Netanyahu Plan[edit]

On 10 September 2019 (a week before the September 2019 Israeli legislative election), Netanyahu announced his government's plan to annex the Jordan Valley, if it won the election. The map that Netanyahu displayed of the area to be annexed had several errors, incorrectly noting the location of several settlements and omitting Palestinian villages.[7][8] Netanyahu said that he had received a green light from the United States' Donald Trump administration. The administration said that there had been no change in United States policy.[9][10]

The next day, there was international condemnation of the proposal from Palestinians, the Arab league, Saudi Arabia, Jordan, Turkey, the UK and the UN, the latter stating "..that any Israeli move to impose its administration over the Palestinian territory would be illegal under international law."[11] Several Israeli politicians from across the political spectrum and Hebrew media outlets described this announcement as a political stunt for votes. Most notably, Moshe Ya'alon, a Knesset Member from the Blue and White party, said that in 2014 Netanyahu agreed in principle to evacuate Jordan Valley settlements. In 2014 Ya'alon was in Netanyahu's Likud Party, serving under Netanyahu as the Minister of Defense.[12]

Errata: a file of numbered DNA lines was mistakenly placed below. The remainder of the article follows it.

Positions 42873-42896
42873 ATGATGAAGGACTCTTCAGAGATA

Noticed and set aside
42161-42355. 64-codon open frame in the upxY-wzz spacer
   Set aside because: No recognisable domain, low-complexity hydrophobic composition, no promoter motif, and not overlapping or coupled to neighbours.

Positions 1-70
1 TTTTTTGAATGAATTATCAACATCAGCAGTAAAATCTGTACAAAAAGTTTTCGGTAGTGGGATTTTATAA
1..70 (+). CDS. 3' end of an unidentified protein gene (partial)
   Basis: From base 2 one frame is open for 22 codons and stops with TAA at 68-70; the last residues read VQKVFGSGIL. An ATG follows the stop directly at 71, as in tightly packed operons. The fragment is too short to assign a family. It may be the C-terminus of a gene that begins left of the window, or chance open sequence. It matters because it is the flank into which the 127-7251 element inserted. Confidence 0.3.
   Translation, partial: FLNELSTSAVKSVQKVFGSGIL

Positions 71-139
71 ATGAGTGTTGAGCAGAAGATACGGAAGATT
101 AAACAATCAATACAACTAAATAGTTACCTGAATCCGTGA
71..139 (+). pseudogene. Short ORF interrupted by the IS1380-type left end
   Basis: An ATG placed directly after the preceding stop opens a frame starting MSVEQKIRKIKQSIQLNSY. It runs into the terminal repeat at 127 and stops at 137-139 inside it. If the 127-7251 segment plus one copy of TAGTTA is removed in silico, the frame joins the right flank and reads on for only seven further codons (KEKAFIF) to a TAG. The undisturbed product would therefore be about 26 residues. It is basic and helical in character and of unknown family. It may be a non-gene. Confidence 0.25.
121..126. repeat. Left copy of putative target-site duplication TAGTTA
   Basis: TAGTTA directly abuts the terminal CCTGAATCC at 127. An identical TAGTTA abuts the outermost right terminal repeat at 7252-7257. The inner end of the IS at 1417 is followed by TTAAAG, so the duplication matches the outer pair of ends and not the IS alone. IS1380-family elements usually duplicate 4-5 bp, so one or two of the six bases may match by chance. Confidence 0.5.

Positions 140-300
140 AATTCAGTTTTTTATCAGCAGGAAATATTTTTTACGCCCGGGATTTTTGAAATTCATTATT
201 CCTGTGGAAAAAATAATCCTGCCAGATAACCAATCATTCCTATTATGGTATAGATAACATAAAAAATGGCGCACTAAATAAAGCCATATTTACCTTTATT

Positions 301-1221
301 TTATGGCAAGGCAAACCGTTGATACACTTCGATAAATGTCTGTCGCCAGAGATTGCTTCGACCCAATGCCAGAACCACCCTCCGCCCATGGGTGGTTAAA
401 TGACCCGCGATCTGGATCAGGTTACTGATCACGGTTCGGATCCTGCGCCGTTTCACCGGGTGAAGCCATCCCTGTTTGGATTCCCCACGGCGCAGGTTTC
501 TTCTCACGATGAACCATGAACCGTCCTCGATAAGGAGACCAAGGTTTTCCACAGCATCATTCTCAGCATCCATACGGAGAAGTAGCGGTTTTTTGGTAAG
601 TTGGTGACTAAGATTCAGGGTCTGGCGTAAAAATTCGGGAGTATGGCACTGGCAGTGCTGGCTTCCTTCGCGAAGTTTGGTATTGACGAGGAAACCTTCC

References[edit]

  1. ^ "The Jordan Valley". B'Tselem. 2017-11-17. Retrieved 2019-09-15.
  2. ^ "Netanyahu announces post-election plan to annex Jordan Valley". Aljazeera. 11 September 2019. Retrieved 11 September 2019.
  3. ^ "Data on Netanyahu's Jordan Valley Annexation Map". PeaceNow. 2019-09-11. Retrieved 2019-09-15.